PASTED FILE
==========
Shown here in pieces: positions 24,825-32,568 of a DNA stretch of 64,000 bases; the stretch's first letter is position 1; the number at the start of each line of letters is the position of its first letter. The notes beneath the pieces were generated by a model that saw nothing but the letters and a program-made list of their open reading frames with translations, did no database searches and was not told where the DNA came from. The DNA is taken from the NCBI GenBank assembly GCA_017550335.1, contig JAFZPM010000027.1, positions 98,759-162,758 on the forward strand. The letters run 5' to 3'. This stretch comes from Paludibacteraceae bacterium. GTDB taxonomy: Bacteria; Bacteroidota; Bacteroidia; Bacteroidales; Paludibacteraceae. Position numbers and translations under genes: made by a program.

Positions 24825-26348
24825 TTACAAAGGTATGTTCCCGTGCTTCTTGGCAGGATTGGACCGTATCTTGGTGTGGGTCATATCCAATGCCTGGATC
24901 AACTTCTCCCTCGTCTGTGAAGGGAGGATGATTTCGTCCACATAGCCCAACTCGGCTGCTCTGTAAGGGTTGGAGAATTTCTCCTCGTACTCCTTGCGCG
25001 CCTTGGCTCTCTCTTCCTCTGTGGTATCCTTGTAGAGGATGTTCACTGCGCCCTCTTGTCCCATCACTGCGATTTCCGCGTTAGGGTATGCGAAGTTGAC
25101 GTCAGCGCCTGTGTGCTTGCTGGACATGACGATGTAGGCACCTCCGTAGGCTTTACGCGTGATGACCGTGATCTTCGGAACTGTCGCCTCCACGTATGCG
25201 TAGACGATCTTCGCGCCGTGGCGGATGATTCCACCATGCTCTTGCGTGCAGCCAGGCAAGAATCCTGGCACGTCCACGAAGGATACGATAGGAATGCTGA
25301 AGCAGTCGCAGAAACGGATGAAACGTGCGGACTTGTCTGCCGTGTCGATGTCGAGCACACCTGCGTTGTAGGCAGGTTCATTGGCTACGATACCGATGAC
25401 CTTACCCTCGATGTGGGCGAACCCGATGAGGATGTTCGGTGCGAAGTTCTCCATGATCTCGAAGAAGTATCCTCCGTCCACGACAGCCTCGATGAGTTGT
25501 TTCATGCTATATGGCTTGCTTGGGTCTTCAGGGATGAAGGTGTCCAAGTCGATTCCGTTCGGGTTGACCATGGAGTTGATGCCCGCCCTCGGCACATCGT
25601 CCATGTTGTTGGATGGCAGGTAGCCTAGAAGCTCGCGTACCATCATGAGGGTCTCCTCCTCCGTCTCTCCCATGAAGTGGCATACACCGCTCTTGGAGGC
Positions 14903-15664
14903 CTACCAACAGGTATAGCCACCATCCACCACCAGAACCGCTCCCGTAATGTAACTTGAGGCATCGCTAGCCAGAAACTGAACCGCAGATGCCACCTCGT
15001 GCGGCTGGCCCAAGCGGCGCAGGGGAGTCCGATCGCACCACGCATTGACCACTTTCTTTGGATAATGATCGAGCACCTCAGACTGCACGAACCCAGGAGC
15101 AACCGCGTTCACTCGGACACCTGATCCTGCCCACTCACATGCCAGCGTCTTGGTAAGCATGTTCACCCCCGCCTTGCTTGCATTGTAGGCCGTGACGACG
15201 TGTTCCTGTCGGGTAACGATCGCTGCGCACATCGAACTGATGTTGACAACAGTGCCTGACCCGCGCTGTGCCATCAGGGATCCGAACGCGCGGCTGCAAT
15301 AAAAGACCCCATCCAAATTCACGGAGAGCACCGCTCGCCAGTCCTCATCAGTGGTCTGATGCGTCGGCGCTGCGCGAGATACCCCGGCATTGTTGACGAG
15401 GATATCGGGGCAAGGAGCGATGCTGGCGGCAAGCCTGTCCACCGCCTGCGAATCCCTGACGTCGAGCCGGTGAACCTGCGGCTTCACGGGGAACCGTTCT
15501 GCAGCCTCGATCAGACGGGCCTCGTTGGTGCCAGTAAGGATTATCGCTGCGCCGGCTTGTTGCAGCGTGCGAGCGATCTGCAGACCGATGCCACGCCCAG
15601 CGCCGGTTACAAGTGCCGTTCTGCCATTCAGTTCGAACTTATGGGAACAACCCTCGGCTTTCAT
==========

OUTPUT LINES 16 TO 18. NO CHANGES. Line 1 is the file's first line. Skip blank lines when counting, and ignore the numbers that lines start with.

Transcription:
15201 TGTTCCTGTCGGGTAACGATCGCTGCGCACATCGAACTGATGTTGACAACAGTGCCTGACCCGCGCTGTGCCATCAGGGATCCGAACGCGCGGCTGCAAT
15301 AAAAGACCCCATCCAAATTCACGGAGAGCACCGCTCGCCAGTCCTCATCAGTGGTCTGATGCGTCGGCGCTGCGCGAGATACCCCGGCATTGTTGACGAG
15401 GATATCGGGGCAAGGAGCGATGCTGGCGGCAAGCCTGTCCACCGCCTGCGAATCCCTGACGTCGAGCCGGTGAACCTGCGGCTTCACGGGGAACCGTTCT